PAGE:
Considerable empirical evidence exists for the value of CWA for design, specifically in relation to ecological interface design, a framework that utilizes CWA as a basis for designing interfaces for workers in complex sociotechnical systems (Rasmussen and Vicente, 1989; Vicente and Rasmussen, 1990, 1992). For example, as documented in existing reviews (Vicente, 2002; Naikar, 2012), controlled experiments have demonstrated the value of ecological interface design for process control (Christoffersen et al., 1996; Pawlak and Vicente, 1996; Reising and Sanderson, 1998, 2000a,b; Ham and Yoon, 2001; Jamieson, 2007; Lau et al., 2008), information retrieval (Xu et al., 1999), neonatal intensive care (Sharp and Helmicki, 1998), network management (Burns et al., 2003), aviation (Borst et al., 2006), and military command, and control (Bennett et al., 2008). Collectively, the results of these studies demonstrate that ecological interface design can be applied to a range of systems and that, for those systems, this framework can uncover novel information requirements that can lead to better performance by workers in comparison with that obtained with existing interfaces.
The value of CWA for problems other than interface design has also been demonstrated. Detailed industrial case studies have shown, for example, that CWA can be used for selecting system designs (Naikar and Sanderson, 2001), designing teams (Naikar et al., 2003), and developing training systems (Naikar and Sanderson, 1999) that promote flexibility. As these applications of CWA were executed in industrial settings, experimental investigations were unfeasible. However, the value of CWA for these applications was demonstrated on the basis of its ability to impact practice, its uniqueness in comparison with the design outcomes obtainable with conventional approaches, and its feasibility of implementation within a project's schedule, personnel, and financial resources (Naikar, 2013). These criteria are more commonly applied for assessing worth in industrial practice (Whitefield et al., 1991; Czaja, 1997; Vicente, 1999).
Limitations of Cognitive Work Analysis for Design
While it is clear that CWA can support adaptation, in this paper we observe that this framework has two, related, limitations that could restrict a system's inherent capacity for adaptation (Figure 2). The first has to do with the capacity of this framework to support adaptations in the work organization, or structural adaptation. The second concerns its capacity to facilitate the integration of multiple system elements to produce an integrated system design.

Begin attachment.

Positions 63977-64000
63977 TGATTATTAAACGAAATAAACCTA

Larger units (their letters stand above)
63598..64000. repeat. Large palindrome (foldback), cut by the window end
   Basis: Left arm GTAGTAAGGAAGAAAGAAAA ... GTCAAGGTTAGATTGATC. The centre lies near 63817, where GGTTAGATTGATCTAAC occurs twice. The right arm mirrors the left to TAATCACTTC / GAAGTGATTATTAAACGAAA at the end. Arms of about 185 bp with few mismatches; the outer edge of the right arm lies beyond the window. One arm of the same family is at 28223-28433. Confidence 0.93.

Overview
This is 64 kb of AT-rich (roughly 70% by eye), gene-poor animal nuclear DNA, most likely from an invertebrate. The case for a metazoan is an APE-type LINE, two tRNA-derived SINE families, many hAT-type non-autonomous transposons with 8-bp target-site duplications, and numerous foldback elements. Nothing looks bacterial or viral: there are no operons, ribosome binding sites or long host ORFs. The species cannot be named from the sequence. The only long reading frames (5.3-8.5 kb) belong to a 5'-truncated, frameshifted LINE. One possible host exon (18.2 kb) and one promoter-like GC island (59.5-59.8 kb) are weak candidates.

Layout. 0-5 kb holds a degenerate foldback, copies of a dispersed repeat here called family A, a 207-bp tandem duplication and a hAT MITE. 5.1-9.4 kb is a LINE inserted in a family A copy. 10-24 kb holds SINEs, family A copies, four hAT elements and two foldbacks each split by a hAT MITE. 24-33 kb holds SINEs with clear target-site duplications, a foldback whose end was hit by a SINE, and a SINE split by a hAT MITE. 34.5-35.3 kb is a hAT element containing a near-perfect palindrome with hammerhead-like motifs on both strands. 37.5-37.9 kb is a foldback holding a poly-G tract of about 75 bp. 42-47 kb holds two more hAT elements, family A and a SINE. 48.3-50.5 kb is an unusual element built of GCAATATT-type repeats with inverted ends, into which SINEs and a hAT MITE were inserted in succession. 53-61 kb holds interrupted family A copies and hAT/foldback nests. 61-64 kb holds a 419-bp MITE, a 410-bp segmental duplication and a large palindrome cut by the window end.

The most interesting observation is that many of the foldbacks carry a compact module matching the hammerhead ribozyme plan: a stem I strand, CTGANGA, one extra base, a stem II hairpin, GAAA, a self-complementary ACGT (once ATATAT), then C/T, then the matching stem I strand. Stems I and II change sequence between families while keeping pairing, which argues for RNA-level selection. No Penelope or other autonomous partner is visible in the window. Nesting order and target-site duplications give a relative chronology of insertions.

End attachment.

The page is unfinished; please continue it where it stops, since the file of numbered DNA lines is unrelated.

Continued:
Figure 2. CWA supports adaptation but limits the possibilities for action available to workers, thus restricting a system's inherent capacity for adaptation.
One reason that CWA is limited in its capacity to promote adaptation is that although this framework can support actors in adapting their behavior, in its current form it does not necessarily support actors in adapting their structure, especially in unforeseen situations. Yet, as the empirical studies described earlier in this paper and elsewhere show, adaptations in the work organization are also critical for successful performance. The fundamental texts on CWA by Rasmussen et al. (1994) and Vicente (1999) do recognize that complex sociotechnical systems are characterized by flexible organizational structures, such that the structures actors adopt may vary subtly or significantly in response to the local context. Thus they point out that the social organization and cooperation dimension of CWA must be concerned with the various organizational structures that are relevant. Moreover, the texts observe that shifts in structure are governed by such criteria as the competencies of actors, the access actors have to information or the means for action, the requirements for safety and reliability, the need for compliance with policies and regulations, the requirements for workload sharing, and the need for minimizing coordination demands. However, neither text offers a formative approach for analyzing the work organization. Instead, the suggested approach seems descriptive in orientation as it appears to be concerned with organizational structures that can be observed or are judged to be reasonable in recurring classes of situation (Naikar and Elix, 2016a).